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Vocabulary With Franklin: Helping Students Become Word Wizards
|Grades||K – 2|
|Lesson Plan Type||Standard Lesson|
|Estimated Time||Five 30 to 60-minute sessions|
Burlington, New Jersey
- Increase their knowledge of vocabulary by defining words from a read-aloud text
- Gain familiarity with the vocabulary words by playing a matching game
- Demonstrate fluency and word recognition by performing a script that uses the vocabulary words they have been studying
- Test their facility with the vocabulary words using the Word Wizard tool to unscramble and identify the words and a game that asks them to match words and definitions
- Demonstrate their knowledge and ownership of vocabulary words by placing them into sentences to show meaning
|1.||Before introducing the book Franklin in the Dark by Paulette Bourgeois, show students a stuffed turtle or a picture of a turtle and ask them what you are holding. Once students respond, ask them what they know about turtles to build background knowledge. If students do not mention it, make sure to explain that turtles live in their shells. Ask them if they have ever heard of the Franklin books or the television show.
|2.||Introduce students to the vocabulary words that you have chosen from the book (see Preparation, Step 3). Write them on the board and have students come up with simple definitions or use the words in sentences. Depending on the needs of your students, you may choose to provide a sample definition or sentence to help them get started.
|3.||Tell students to listen for the vocabulary words as you read Franklin in the Dark aloud. Tell them to raise their hands when they hear a vocabulary word. As you read, pause and ask questions about the vocabulary you selected (e.g., "What does the word problem mean?").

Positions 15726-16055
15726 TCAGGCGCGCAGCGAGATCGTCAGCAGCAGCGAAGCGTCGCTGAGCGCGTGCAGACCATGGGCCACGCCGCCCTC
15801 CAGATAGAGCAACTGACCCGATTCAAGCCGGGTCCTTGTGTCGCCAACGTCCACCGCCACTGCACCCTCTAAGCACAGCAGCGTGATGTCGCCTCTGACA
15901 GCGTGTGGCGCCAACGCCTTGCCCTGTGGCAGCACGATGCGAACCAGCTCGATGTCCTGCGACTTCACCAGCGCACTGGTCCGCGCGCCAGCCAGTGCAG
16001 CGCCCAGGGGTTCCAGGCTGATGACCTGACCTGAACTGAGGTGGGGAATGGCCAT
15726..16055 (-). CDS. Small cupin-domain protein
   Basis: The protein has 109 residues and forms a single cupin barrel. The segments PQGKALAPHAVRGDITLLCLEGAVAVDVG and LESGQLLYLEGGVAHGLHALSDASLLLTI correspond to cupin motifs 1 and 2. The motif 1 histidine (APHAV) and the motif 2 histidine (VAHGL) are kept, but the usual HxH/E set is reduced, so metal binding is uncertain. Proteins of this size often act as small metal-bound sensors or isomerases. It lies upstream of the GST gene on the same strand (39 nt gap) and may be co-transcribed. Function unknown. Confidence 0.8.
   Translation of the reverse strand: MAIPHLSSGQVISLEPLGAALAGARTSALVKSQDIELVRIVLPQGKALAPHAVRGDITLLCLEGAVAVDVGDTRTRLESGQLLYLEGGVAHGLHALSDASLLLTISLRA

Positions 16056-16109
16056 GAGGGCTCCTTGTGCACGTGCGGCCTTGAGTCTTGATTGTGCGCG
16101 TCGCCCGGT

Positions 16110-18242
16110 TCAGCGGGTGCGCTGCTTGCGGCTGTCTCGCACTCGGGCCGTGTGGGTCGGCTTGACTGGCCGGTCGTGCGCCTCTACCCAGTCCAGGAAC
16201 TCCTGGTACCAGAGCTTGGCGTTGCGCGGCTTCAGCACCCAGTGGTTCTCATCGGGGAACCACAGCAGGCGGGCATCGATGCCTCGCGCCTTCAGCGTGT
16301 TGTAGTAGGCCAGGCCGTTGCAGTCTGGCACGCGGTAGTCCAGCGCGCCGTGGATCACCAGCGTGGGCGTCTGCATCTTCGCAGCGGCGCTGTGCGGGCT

|4.||After you read the book, review the vocabulary words you have written on the board by having students read them aloud. Tell students they will play a memory game using these words. Give each student a set of index cards and tell them to write each word twice, once on two different cards.
|5.||Now have students mix up their cards. They should lay them out on their desks or tables in two rows of five with the words facing down. Then they should turn over the cards, two at a time, to try and find the words that match. If they don't get a match, they should turn the cards back over; if they do get a match, they should pick up the pair of cards. The game is over when all of the cards have been taken. Students can also play in pairs, taking turns to try and find a match; the person with the most cards at the end of the game wins. Note: Make sure students say the vocabulary words as they pick up the cards. You may want to have more advanced students use each word in a sentence when they pick it up.
|1.||Show the Franklin in the Dark DVD with the captioning turned on and the sound turned off. Students should read the captions chorally while they watch the video. If there is time, repeated viewing and reading is a valuable way to extend fluency and word recognition. Alternatively, you may read the book aloud and have students chorally read the lines that repeat.
|2.||Ask students if they have ever been to a play. Explain to students that actors and actresses rehearse their lines using a script. Tell students that they are going to become actors and actresses using a script to perform a short play based on Franklin in the Dark. Briefly discuss the narrator's role and who the characters are. Tell students that they will recognize many of the vocabulary words in the script.